Feedback is a key element of regulation, as it shapes the sensitivity of a process to its environment. Positive feedback up-regulates, negative feedback down-regulates. Many regulatory processes involve a mixture of both, whether in nature or in engineering. This paper revisits the mixed feedback paradigm, with the aim of investigating control across scales. We propose that mixed feedback regulates excitability and that excitability plays a central role in multi-scale signalling. We analyse this role in a multi-scale network architecture inspired from neurophysiology. The nodal behavior defines a meso-scale that connects actuation at the micro-scale to measurements at the macro-scale. We show that mixed-feedback control at the nodal scale provides regulatory principles at the network scale, with a nodal resolution. In this sense, the mixed feedback paradigm is a control principle across scales.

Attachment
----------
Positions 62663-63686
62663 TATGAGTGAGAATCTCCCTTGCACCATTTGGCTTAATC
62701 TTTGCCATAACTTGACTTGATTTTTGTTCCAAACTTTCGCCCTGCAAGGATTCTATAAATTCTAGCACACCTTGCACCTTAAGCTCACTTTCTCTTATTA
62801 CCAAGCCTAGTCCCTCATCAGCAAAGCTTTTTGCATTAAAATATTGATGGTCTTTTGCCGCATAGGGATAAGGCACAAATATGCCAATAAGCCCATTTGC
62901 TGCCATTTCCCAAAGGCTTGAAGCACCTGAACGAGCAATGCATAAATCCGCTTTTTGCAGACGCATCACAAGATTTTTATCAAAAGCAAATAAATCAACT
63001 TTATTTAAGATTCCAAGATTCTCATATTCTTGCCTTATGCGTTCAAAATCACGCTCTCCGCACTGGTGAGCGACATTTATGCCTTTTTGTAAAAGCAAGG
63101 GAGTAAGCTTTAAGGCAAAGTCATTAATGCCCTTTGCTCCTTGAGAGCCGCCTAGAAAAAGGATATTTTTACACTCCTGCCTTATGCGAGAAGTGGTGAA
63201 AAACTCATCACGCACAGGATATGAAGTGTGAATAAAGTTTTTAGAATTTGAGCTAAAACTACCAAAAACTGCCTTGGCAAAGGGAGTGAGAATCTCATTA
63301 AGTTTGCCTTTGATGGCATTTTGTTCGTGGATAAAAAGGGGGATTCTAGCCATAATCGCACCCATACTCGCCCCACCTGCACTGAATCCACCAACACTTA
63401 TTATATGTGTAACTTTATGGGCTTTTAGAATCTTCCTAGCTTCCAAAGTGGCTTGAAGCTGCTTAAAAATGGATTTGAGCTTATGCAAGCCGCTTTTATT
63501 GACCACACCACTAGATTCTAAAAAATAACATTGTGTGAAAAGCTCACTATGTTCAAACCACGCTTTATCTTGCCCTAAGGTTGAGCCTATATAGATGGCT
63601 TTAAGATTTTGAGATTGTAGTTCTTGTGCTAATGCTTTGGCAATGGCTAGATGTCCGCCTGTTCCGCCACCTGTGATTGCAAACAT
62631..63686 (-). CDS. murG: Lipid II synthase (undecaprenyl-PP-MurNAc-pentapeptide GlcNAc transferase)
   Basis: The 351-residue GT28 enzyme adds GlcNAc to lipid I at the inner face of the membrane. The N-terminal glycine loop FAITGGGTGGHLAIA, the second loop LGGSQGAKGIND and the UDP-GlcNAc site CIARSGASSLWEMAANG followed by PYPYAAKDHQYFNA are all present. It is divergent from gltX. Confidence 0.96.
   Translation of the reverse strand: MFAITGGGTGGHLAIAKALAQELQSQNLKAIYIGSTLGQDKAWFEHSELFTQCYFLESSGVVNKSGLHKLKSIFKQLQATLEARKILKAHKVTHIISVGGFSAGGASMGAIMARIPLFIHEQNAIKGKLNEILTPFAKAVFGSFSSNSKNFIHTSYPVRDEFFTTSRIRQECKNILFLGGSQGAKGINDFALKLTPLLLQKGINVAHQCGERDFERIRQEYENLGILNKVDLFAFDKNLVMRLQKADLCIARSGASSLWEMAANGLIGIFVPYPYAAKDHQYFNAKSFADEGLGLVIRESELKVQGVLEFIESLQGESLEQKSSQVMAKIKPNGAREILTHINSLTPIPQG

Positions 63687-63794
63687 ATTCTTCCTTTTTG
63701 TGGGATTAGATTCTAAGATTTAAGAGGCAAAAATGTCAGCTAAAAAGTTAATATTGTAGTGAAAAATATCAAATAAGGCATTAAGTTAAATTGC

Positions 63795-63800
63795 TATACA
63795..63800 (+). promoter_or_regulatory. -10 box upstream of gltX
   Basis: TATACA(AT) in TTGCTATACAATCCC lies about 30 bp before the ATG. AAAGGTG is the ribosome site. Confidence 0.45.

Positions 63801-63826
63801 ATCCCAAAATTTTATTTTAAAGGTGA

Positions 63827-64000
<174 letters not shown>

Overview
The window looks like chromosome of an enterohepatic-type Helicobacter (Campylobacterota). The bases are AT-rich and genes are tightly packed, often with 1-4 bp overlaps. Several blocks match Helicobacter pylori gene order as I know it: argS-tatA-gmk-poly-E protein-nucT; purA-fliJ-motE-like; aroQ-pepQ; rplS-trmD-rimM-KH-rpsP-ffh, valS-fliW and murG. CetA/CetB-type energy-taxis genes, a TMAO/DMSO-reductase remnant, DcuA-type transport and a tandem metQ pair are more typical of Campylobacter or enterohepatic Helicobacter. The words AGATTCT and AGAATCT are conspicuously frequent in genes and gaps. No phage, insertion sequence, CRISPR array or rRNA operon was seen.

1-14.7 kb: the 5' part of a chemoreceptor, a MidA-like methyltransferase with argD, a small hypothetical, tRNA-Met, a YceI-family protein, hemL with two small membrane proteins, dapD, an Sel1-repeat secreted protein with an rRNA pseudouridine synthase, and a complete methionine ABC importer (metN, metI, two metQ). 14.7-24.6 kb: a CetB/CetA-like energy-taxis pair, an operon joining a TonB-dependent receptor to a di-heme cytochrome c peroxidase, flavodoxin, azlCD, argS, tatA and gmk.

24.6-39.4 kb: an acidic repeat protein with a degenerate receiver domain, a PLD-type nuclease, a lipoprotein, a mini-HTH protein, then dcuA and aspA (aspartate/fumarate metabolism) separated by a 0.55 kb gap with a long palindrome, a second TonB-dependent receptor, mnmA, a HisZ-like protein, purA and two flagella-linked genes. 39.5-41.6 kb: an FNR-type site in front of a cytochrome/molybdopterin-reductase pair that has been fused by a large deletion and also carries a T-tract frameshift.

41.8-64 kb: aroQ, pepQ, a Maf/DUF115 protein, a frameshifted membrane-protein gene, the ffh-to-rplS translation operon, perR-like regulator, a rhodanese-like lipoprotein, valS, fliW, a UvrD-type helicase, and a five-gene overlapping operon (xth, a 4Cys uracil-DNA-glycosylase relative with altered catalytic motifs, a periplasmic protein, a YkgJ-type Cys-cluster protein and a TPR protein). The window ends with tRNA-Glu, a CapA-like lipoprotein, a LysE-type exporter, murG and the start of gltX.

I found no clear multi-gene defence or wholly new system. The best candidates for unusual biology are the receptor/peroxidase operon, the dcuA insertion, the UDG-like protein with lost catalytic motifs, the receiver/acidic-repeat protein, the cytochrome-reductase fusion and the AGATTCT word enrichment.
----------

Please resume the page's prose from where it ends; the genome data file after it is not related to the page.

As the characteristic size of a flying robot decreases, the challenges for successful flight revert to basic questions of fabrication, actuation, fluid mechanics, stabilization, and power — whereas such questions have in general been answered for larger aircraft. When developing a robot on the scale of a housefly, all hardware must be developed from scratch as there is nothing “off-the-shelf” which can be used for mechanisms, sensors, or computation that would satisfy the extreme mass and power limitations. With these challenges in mind, this talk will present progress in the essential technologies for insect-scale robots and the latest flight experiments with robotic insects.